City finds life tough without migrant workers

08:22, January 31, 2011      

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The annual exodus of migrant workers returning home for the Spring Festival is causing a major strain on urban services and disrupting many urban residents' lives.

"The Spring Festival is creating a severe shortage of sanitation workers in Beijing," said Guang Hong, the owner of an outsourcing company that works with government agencies to clean residential streets in the capital.

Guang is proud to be an exception by keeping all his employees at work for the Spring Festival. He hires more than 300 people, mostly migrant workers in their 50s and 60s.

They work for roughly 1,500 yuan ($228) a month, without social security or other occupational insurances. Guang said the salary is above the market average, which is around the minimum monthly wage of 1,160 yuan.

"We managed to motivate the employees to do extra work for the same pay during the holiday, because the company has good personal relations with them," Guang said.

Migrant workers in cities often end up with undesirable and low-paid jobs, such as housekeeping and street cleaning.

Urban residents, who have long enjoyed the convenience and largely taken it for granted, are now beginning to see the value of migrant workers in a new light.

They are finding their favorite breakfast stands closed, and coal for home heating now unavailable. And they are facing fewer choices and rising prices for those services still available.

For example, many companies providing household or carwash services, have raised prices due to strong demand but fewer workers.

Particularly under strain are the country's couriers, which have to cope with the Spring Festival peak season with only a small fraction of their normal manpower.

The effects are evident. Many vendors on, a popular online-shopping website, stop selling during the festival and put up notices telling netizens that goods cannot be delivered during the holidays.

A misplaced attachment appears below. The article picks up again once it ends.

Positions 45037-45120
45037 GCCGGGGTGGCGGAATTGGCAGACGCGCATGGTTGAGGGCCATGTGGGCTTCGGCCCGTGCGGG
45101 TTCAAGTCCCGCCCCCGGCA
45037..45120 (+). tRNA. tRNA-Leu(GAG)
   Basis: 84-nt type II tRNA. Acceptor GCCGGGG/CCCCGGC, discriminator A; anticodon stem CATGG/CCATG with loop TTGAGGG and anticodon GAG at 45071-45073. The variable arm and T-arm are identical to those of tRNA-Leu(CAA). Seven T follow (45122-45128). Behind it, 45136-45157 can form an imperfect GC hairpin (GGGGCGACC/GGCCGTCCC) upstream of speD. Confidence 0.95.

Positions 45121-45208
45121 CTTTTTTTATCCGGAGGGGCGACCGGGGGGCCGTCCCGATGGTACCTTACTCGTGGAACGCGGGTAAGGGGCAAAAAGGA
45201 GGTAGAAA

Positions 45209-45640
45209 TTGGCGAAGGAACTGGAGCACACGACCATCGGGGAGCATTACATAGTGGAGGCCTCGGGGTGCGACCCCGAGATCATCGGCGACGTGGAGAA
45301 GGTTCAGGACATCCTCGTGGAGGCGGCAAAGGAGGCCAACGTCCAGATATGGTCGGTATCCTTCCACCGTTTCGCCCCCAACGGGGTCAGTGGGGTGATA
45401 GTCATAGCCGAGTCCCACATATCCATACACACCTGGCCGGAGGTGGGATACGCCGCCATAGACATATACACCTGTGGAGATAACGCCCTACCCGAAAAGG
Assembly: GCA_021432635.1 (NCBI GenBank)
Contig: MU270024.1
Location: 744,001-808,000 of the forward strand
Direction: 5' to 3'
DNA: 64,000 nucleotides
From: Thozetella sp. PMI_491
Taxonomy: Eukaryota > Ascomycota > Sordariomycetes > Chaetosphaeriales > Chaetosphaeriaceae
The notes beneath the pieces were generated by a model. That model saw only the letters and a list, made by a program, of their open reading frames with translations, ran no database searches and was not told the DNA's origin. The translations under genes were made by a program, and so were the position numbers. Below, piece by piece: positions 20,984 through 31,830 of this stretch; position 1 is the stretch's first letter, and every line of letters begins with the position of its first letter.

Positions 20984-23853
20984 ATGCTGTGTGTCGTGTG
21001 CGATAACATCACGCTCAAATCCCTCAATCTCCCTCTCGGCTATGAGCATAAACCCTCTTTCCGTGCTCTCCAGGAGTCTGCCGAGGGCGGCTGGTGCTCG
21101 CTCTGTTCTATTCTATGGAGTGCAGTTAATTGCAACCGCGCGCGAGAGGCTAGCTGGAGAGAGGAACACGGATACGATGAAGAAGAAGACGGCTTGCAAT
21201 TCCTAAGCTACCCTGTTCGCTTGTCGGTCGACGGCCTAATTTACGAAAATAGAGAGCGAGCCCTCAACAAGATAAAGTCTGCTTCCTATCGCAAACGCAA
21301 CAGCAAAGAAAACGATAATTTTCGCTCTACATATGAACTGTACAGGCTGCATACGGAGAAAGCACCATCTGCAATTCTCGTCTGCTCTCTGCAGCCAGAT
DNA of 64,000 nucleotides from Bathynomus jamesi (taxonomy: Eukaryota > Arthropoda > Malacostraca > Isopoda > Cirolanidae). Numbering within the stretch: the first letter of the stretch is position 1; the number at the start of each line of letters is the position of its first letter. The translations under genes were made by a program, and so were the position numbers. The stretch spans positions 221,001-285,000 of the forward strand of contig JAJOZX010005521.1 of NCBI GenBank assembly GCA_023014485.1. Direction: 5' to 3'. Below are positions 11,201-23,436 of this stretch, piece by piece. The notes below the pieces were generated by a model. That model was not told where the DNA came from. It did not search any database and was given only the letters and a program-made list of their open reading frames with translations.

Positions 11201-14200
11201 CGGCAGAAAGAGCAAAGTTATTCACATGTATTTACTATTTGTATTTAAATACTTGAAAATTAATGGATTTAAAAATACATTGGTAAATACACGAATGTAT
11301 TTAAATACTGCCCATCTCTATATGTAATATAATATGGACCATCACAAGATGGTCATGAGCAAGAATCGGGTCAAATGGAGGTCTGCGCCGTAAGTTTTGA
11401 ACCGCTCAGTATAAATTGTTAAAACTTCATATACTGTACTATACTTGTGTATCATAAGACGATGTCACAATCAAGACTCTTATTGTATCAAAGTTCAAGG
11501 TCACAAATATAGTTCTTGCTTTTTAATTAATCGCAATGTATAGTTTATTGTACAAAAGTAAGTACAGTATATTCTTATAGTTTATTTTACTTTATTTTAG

Zheng Yongcai, director of the Beijing branch of Yunda Express, established in Shanghai in 1999, said the volume of express services is expected to double during the Spring Festival as 80 percent of the company's employees are returning home. Most of Yunda's staff members are migrant workers from all parts of the country.

Zheng said employees staying at their posts will have to work harder and assume responsibilities usually taken by several people.

"We are under the dual pressure of extra volume and increasing customer demands for timely and safe delivery," Zheng said.

Those who stay for the holiday will receive double or triple pay as compensation for their overtime, according to Zheng.

The mass departure of migrant workers at the end of the year is a longstanding problem that has increasingly greater effects on urban residents' daily lives, said Lu Huilin, a sociologist at Peking University.

Although they usually take up menial jobs such as milk or newspaper delivery, their work is an important part of urban life.

"It is a sad fact that people only notice their existence and contribution by the absence of the services they provide," Lu said.

The problem exists because migrant workers cannot enjoy normal family life in their host cities. And job instability caused by their annual mass departure will hurt their own interests, according to Lu.

"The urbanization we talk about in China today is an inflated concept. Only when migrant workers can live in affordable apartments and send their children to school in their host cities, instead of leading a split life, can we talk about urbanization in the real sense," Lu said.

Li Yao contributed to this story.

By Bao Daozu, China Daily
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